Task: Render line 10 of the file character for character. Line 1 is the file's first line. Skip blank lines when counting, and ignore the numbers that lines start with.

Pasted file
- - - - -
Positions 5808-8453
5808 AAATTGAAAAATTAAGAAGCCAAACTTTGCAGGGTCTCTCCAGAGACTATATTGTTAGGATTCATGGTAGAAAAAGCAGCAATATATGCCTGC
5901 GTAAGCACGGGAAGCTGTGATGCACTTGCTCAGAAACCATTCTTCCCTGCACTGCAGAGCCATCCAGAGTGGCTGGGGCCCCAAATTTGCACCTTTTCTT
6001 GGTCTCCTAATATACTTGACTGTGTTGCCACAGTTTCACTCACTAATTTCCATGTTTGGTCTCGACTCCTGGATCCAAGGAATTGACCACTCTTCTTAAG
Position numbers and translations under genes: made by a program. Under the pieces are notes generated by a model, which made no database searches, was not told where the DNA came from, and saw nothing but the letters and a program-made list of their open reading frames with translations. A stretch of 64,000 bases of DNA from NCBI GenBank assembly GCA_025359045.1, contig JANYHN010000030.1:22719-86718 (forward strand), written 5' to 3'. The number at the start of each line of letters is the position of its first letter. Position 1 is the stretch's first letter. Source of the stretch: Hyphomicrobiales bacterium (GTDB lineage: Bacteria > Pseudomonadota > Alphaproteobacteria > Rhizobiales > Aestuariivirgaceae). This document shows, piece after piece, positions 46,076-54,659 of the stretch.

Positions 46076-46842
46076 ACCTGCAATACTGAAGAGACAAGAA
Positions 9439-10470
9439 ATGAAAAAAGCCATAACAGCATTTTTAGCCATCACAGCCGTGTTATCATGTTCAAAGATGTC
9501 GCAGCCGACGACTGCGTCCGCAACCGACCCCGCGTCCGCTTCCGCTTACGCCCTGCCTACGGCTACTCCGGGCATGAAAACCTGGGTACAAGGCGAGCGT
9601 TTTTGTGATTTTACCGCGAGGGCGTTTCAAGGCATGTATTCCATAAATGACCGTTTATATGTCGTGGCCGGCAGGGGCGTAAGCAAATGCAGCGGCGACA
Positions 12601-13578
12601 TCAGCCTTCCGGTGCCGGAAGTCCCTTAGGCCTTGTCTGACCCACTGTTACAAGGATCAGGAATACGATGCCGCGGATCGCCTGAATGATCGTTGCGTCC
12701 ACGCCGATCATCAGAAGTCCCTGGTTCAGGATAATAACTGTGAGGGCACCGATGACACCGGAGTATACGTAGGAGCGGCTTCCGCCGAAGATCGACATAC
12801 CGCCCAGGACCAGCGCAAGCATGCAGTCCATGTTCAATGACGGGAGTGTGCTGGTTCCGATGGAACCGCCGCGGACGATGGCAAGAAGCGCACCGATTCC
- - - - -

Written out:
9501 GCAGCCGACGACTGCGTCCGCAACCGACCCCGCGTCCGCTTCCGCTTACGCCCTGCCTACGGCTACTCCGGGCATGAAAACCTGGGTACAAGGCGAGCGT